This Week’s 10 Most Important Art News Stories
Catch up on the latest art news with our rundown of the 10 stories you need to know this week.
Van Gogh’s Landscape Under a Stormy Sky (1889). Image courtesy of Sotheby’s.
A small oil painting that sold at auction in New Jersey for $870,000 (1,000 times its estimate) might be an early Rembrandt. The panel is thought to be the painter’s take on “Smell” in his series on the five senses, which would make it one of his earliest works. In other Rembrandt news, in order to acquire two Rembrandt portraits for the Rijksmuseum, the Dutch government has pledged half of the $180 million required for the purchase from French businessman Éric de Rothschild. (via The Art Newspaper, the New York Times)
Russian art collector Dmitry E. Rybolovlev has declared that he will return two Picasso paintings to the artist’s stepdaughter, Catherine Hutin-Blay. The two paintings were allegedly stolen from Hutin-Blay before eventually landing in the hands of dealer Yves Bouvier, who then sold them to Rybolovlev. Bouvier and Rybolovlev are currently locked in courtroom battles over accusations of fraud committed by Bouvier. (via the New York Times)
Sotheby’s New York has revealed that one of Van Gogh’s late landscapes will be offered for auction on November 5th. Landscape Under a Stormy Sky (1889), painted a year before the artist’s death, is estimated to fetch $50–$70 million. Alongside Van Gogh, Picasso’s Nude With Crossed Legs (1903) will also be for sale, at an estimated $8–$12 million. (via The Art Newspaper)
Le Freeport, a luxury art storage facility in Luxembourg that offers high security and low taxes, is coming under scrutiny following Rybolovlev’s accusations that Bouvier’s sales have been fraudulent. Bouvier is one of the facility’s largest investors, and though the building has been open for a year, it remains largely empty. (via the Wall Street Journal)
After a long series of legal proceedings, the J. Paul Getty Museum has acknowledged the Western Prelacy of the Armenian Apostolic Church of America as the rightful owner of eight pages from a 13th-century religious manuscript. The Getty bought the pages, which were separated at an unknown point from a manuscript that resides at Armenia’s Matenadaran institute, for $1 million in 1994. Church officials are in turn donating the pages to the Getty for preservation and public display. (via the New York Times)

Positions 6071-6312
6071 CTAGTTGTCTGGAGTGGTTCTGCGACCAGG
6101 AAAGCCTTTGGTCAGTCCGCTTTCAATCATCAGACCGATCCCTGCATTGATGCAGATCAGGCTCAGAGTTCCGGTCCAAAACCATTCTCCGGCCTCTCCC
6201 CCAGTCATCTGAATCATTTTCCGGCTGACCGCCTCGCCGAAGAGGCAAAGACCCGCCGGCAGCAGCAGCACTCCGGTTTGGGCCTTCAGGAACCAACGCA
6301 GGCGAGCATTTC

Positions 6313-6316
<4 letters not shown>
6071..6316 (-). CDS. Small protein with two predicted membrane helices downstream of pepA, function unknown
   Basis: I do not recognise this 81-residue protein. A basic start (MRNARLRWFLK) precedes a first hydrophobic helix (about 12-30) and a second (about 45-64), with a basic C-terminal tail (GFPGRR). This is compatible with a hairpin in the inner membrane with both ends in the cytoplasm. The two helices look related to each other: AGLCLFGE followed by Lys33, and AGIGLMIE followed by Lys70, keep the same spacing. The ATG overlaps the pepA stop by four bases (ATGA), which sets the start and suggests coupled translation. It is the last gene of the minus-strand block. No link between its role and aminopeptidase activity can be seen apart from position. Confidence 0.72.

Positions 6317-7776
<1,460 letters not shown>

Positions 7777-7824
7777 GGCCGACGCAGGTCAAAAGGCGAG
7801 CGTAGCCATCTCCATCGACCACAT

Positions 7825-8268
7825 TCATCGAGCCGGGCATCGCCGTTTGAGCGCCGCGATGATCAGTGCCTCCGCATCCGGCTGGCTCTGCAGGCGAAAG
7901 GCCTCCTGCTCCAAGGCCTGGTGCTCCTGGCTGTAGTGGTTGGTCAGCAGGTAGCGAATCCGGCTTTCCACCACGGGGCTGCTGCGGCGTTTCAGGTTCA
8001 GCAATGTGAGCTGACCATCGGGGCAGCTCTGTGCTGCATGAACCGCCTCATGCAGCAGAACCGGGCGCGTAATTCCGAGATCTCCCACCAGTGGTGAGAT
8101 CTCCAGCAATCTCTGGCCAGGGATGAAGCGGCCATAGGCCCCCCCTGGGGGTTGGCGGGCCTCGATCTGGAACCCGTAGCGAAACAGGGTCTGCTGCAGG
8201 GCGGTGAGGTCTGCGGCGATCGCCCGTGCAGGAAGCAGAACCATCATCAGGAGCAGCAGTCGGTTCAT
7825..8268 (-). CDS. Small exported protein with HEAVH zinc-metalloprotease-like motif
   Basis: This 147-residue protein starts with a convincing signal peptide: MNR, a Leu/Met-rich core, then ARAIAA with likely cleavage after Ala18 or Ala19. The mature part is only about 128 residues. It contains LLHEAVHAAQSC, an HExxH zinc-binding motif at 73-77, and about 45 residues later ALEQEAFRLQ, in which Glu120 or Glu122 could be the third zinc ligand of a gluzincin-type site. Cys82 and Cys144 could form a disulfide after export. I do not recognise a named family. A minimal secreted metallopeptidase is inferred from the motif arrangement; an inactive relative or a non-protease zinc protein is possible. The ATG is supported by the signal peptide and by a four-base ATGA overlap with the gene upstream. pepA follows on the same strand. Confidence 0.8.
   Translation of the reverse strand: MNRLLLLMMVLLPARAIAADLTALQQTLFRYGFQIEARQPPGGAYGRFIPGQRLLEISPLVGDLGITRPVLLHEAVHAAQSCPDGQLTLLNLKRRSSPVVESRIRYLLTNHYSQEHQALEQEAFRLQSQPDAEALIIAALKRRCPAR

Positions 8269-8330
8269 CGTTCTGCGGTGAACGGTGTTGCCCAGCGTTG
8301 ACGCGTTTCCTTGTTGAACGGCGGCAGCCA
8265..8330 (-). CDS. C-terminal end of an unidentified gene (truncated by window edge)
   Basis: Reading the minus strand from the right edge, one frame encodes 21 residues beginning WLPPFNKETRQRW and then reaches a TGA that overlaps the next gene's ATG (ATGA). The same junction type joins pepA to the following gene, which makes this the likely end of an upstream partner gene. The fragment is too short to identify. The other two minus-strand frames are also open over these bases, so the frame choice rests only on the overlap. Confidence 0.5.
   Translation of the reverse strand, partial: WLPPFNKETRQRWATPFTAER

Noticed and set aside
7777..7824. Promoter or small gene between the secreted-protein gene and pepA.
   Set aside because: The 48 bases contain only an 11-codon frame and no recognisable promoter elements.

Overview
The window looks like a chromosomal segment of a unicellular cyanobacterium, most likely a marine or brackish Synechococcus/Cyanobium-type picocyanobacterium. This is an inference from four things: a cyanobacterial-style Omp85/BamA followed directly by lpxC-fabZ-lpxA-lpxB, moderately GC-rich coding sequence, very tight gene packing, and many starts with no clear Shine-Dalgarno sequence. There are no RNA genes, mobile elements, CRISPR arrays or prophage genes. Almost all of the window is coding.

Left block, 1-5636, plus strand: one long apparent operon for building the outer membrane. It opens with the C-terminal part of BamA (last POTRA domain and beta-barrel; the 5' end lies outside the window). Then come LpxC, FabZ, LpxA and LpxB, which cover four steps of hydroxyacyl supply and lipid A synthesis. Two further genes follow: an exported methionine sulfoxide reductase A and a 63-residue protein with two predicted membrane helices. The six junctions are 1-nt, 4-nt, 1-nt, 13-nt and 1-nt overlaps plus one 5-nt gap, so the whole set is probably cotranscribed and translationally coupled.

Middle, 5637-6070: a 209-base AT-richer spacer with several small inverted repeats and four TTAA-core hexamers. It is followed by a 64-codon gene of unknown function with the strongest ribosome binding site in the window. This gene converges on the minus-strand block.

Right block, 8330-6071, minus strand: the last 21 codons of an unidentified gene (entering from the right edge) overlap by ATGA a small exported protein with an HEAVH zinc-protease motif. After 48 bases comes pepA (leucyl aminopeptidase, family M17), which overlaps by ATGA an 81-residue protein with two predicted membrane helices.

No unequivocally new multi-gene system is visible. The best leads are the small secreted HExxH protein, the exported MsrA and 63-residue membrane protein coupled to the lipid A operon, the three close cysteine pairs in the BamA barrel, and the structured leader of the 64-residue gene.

Tate Modern still needs $45.5 million in order to complete its extensive ongoing renovations. Tate officials are confident that they can raise the money in time to finish in June 2016 as scheduled, unveiling a new 10-story wing with a roof terrace and a rehang of works by over 250 artists. (via BBC News)
The lawsuit brought by Peggy Guggenheim’s descendants over control of the Venice museum that displays her collection was dismissed by a French appeals court on Wednesday. The lawsuit was the third challenge to the management of the collection by the Solomon R. Guggenheim Foundation, with the family citing Guggenheim’s wish that her collection remain intact and separated from recent acquisitions. (via the New York Times)
Adam Sheffer has been elected to serve as the Art Dealers Association of America’s (ADAA) new president. Sheffer, who is also a partner at Cheim & Read gallery, has served as the organization’s vice president since 2013 and chairman of its annual fair, the Art Show, since 2009. (via The Art Newspaper)
Independent Brussels has announced that Olivier Pesret and Liv Vaisberg will be joining the fair as co-directors, responsible for overseeing the fair’s European operations. The inaugural Brussels edition of the New York-based Independent fair is set for April 20th–23rd of next year. (via ARTnews)
Hauser & Wirth now has exclusive worldwide representation of the estate of Philip Guston. The estate was previously represented by the McKee Gallery, which closed earlier this year. Hauser & Wirth is already planning its first exhibition of the artist’s work for next year in New York, which is to be curated by Paul Schimmel. (via Hauser & Wirth)
In other news...
Christie’s has announced the upcoming sale and tour of the “largest cushion-shaped Fancy Vivid Pink diamond” to go to auction, which is estimated at $23–28 million. (via ARTnews)
L.A.’s Heart of Art gallery, a space dedicated to women, trans, and queer artists, will be shutting down and moving locations due to ongoing harassment and threats from the public. (via LAist)
In protest of Eli Broad’s investment in L.A. charter schools, several hundred teachers from the L.A. Unified School District stood outside the Broad museum on its opening day, chanting “You want art for the masses? Then fund more classes!” (via the L.A. Times)
The Musée d’Orsay was forced to push back the opening of its new exhibition “Splendor and Misery: Images of Prostitution 1850–1920,” because of a two-day strike by museum workers in outcry against plans to keep the museum open for seven days a week. (via the New York Times)
Proceeds from the upcoming October 16th sale of Peter Doig’s Cabin Essence (1994), which is expected to fetch over $13 million at Christie’s London, will go to the World Justice Project. (via ARTnews)
SoHo non-profit Artists Space is set to close its Greene Street location for four months, while the construction of a penthouse expansion in their building leaves the space unable to host exhibitions. (via Artforum)
Tom Finkelpearl, New York City’s Commissioner of Cultural Affairs, has announced that he will be taking leave from his position due to a health issue. (via the New York Times)
An art critic at the London Evening Standard for over 30 years known for his controversial perspective, Brian Sewell died this week at the age of 84. (via The Art Newspaper)
Following the anti-Semitic defacement of Anish Kapoor’s Dirty Corner (2015) and a court ruling that the vandalism must be removed, the artist decided to cover the messages with gold leaf. (via BBC News)